Pillars Of Eternity 2 Funded In Less Than A Day

There's still almost a full month left to go.


Pillars of Eternity II: Deadfire is officially moving forward, as its Fig crowdfunding campaign reaches its goal less than a day after it launched.

It took just under 23 hours for the $1.1 million goal to be reached. As of this writing, Deadfire has attracted just over 10,000 backers. Funding has been split almost evenly between traditional crowdfunding and investments from those seeking equity in the project (with Fig Game Shares).

Please use a html5 video capable browser to watch videos.
This video has an invalid file format.
Sorry, but you can't access this content!
Please enter your date of birth to view this video

By clicking 'enter', you agree to GameSpot's
Terms of Use and Privacy Policy

Now Playing: Pillars of Eternity 2 - Deadfire Reveal Trailer

"We have the best fans in the world. It is amazing how quickly they helped us reach the funding goal for Pillars of Eternity II: Deadfire," said developer Obsidian Entertainment's CEO, Feargus Urquhart. "Our fans were responsible for the original game’s critical and financial success, and we are looking forward to doing it all over again with them for the sequel. For those who reserved Fig Games Shares, thank you for your trust in us and we look forward to having you share in the potential success of Pillars of Eternity II: Deadfire together."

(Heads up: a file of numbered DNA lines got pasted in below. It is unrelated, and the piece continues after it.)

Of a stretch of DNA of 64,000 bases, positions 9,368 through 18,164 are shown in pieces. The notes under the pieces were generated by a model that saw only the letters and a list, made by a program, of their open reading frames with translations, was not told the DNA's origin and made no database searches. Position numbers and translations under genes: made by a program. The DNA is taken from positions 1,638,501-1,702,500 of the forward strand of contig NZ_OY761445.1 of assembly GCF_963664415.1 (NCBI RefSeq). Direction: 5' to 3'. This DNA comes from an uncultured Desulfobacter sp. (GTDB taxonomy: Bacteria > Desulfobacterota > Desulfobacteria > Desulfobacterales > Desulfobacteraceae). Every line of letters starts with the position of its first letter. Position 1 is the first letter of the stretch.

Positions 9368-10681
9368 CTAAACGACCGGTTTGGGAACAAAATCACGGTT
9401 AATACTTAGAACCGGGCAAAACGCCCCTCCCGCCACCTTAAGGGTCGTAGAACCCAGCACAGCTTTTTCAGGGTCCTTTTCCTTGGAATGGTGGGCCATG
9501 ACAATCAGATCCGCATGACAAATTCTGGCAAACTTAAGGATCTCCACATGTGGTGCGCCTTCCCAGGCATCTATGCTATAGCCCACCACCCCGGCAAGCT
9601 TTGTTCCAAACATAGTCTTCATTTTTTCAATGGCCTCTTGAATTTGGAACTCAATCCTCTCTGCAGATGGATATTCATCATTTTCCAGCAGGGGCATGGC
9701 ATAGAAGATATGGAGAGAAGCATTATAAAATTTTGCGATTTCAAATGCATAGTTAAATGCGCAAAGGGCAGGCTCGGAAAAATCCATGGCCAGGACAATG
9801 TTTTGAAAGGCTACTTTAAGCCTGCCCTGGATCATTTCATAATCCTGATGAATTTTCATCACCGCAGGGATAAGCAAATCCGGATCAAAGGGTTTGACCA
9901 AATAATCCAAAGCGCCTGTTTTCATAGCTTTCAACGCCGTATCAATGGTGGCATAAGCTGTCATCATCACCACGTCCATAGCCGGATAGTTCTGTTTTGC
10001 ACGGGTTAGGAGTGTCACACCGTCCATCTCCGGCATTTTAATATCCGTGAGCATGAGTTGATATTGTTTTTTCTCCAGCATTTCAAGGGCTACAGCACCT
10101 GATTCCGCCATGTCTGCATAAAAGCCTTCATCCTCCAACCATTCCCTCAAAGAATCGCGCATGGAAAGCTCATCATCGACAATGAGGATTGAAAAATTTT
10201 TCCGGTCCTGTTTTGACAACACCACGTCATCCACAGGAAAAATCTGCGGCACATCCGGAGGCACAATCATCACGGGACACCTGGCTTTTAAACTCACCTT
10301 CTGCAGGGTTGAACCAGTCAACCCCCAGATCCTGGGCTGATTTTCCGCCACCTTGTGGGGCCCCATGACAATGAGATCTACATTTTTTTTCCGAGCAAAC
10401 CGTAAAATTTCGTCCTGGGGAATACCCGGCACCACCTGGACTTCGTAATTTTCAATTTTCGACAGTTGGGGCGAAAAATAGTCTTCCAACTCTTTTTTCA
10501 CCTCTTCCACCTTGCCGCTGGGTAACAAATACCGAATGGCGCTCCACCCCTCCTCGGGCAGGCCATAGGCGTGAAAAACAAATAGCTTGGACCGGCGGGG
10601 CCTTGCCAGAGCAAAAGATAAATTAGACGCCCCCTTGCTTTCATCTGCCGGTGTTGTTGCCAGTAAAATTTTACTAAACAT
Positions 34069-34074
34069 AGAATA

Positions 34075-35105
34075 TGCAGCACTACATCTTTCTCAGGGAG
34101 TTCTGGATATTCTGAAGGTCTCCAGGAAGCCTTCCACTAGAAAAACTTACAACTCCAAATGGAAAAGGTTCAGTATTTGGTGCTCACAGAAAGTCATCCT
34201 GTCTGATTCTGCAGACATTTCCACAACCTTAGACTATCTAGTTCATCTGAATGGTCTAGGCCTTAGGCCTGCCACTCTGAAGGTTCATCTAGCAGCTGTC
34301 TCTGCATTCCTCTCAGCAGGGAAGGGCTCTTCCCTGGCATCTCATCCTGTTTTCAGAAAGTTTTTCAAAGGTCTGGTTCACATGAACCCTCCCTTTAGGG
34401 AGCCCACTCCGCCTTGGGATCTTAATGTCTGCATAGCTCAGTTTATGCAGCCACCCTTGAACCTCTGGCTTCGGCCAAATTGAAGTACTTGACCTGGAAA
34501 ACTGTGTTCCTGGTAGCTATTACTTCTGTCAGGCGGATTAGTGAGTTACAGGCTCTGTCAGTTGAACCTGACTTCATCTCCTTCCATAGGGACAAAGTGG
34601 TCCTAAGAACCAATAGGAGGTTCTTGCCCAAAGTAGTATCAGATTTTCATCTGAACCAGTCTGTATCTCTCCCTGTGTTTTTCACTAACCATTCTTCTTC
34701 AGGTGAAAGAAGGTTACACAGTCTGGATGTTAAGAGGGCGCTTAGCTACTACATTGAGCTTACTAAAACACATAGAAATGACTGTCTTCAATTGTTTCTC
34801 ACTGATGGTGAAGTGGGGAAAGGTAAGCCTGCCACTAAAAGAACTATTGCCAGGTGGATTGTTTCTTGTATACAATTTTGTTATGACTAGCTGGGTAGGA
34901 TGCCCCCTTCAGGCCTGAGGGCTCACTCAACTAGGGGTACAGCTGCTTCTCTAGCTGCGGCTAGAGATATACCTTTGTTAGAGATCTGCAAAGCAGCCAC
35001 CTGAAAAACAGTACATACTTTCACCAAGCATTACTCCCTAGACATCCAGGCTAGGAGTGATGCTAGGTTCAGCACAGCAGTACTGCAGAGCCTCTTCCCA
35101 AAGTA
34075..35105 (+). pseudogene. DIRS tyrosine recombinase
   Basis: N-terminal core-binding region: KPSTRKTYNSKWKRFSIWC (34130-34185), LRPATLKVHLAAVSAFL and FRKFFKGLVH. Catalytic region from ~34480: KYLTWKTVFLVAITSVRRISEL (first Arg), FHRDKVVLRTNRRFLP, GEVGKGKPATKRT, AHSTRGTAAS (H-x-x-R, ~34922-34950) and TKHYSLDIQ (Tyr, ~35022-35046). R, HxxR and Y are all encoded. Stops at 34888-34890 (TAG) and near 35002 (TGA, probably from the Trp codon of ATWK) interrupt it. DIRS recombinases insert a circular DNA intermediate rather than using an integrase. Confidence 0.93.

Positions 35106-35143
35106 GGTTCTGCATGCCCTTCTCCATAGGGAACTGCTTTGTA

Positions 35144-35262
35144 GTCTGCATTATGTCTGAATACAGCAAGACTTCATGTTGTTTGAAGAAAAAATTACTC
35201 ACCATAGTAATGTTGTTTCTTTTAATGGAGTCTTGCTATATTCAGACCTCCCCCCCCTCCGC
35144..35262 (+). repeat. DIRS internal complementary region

As Urquhart noted, the original Pillars of Eternity was also the result of a crowdfunding campaign. That one was conducted through Kickstarter and raised over $4.1 million--a then-record for a video game. As with seemingly every crowdfunded game, it experienced multiple delays, though the end result was well-received.

No Caption Provided

Deadfire builds on the mechanics of the previous game and promises to offer "truly living cities [and] more freedom to explore the open world." You can read more about it here. A release is currently slated for the first quarter of 2018.

The ongoing Fig campaign has just over 28 days left, so the final funding will likely end up much higher. The first stretch goal to be announced is at $1.4 million; with that much money, Obsidian will incorporate sub-classes.

GameSpot may get a commission from retail offers.

The products discussed here were independently chosen by our editors. GameSpot may get a share of the revenue if you buy anything featured on our site.

Got a news tip or want to contact us directly? Email news@gamespot.com

Join the conversation
There are 18 comments about this story